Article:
In the upper Midwest over Memorial Day weekend, a major home improvement chain ran an ad for 10-inch annual hanging baskets for $4.99. And the quality wasn't bad or much less than what was regularly available for $8.99; in fact, a lot of what I saw was actually better than what was normally carried. And part of the reason it looked better was it was being sold right off the racks coming off of the trucks, so it didn't get a chance to get shop-worn or wilted for lack of water or being merchandised in the wrong locations of the store (shade varieties displayed in full sun in front of the store). Now I might have chalked that up to a one-time "blow it out the door" weekend promotion or a buyer's one-time temporary insanity, but they were still available 10 days later at the same ridiculous price!
Next item...last year one major national supermarket chain ran a dozen roses with filler at $6.99 -- an incredible (and too low) retail pricepoint. One of its major competitors perpetuated this insanity by going out at $5.99 a dozen shortly thereafter. Now the original supermarket chain wants to retaliate with a $4.99 a dozen promotion!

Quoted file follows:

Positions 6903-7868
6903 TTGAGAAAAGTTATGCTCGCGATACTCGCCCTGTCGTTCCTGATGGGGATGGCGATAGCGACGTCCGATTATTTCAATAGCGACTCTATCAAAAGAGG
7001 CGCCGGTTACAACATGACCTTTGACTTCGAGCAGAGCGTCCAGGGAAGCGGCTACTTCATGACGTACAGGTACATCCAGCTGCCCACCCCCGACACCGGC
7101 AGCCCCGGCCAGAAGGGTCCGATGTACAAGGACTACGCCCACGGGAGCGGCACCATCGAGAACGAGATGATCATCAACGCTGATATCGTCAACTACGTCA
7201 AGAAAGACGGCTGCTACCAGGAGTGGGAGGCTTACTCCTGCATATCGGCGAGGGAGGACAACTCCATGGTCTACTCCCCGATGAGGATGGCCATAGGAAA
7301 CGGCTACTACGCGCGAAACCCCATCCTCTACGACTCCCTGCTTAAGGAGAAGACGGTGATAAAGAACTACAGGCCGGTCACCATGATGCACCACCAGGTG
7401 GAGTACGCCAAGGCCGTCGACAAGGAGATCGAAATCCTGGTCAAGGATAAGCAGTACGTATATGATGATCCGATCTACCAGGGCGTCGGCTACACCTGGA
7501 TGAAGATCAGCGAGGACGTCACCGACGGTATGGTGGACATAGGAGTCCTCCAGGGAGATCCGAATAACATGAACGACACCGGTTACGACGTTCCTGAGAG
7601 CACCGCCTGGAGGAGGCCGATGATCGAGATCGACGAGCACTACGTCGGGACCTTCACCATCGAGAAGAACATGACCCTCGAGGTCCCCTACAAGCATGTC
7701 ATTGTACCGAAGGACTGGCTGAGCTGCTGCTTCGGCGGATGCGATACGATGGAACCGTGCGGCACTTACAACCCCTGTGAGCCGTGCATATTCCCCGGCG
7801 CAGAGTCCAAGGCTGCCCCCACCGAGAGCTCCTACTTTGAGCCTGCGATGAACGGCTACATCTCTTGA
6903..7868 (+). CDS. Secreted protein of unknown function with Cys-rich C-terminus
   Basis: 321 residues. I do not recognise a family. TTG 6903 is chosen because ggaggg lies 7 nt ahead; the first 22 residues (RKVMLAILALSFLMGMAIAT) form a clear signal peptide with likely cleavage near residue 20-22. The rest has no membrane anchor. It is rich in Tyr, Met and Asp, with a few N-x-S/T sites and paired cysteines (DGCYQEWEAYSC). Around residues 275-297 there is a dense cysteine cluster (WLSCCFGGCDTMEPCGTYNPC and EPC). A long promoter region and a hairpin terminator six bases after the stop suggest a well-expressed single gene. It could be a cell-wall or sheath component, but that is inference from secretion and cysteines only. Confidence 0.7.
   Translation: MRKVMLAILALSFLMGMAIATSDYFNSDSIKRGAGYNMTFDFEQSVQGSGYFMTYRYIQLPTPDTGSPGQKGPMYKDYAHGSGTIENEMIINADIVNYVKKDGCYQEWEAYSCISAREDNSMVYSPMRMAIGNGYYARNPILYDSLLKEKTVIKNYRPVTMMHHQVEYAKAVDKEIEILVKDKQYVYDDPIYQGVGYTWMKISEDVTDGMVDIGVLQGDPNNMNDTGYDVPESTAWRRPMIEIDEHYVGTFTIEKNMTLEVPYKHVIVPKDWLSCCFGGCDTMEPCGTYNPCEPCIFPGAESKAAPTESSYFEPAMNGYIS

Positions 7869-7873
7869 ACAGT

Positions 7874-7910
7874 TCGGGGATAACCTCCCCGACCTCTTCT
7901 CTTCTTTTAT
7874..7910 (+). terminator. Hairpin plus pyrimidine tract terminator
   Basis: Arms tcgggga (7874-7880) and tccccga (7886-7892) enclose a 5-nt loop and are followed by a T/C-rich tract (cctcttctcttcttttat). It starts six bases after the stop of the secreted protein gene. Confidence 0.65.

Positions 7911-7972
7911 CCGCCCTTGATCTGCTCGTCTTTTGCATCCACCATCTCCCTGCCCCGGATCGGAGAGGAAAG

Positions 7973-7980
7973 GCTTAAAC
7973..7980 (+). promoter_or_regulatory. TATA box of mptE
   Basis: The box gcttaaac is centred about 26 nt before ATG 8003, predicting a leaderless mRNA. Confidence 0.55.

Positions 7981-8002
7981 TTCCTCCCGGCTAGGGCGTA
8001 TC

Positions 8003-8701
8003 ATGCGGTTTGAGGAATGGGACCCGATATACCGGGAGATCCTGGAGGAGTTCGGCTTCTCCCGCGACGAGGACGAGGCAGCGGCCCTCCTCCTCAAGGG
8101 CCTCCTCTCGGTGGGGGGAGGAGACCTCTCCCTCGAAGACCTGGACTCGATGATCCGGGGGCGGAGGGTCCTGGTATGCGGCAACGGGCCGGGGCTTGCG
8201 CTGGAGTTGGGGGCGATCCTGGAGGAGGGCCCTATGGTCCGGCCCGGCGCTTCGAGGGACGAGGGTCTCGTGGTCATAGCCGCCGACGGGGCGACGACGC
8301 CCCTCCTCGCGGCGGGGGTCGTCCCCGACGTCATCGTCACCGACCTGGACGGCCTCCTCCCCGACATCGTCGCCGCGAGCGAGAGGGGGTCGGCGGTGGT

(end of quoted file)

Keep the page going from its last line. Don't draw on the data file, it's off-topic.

You do the math. I wonder whether any supplier can be making money at the price they're receiving on these promotions, even without factoring in the operational costs such as freight (they had to have rented more trucks to get that much product out to all the stores simultaneously), manpower (yes, I saw the vendors' reps servicing the product in the store, setting up displays, watering the product, making and hanging signs, answering customer questions, etc...think of the overtime they had to pay) and availability rotations (it must have impacted production schedules to come up with the quantities needed to support this promotion).
And I doubt whether the retailers really made enough margin to cover the ad expense and operational costs (in the stores I was in, the home improvement retailer had hired an off-duty police officer to route traffic and had people checking receipts to make sure that everything was paid for because they had most of the product displayed on the parking lot side of the registers).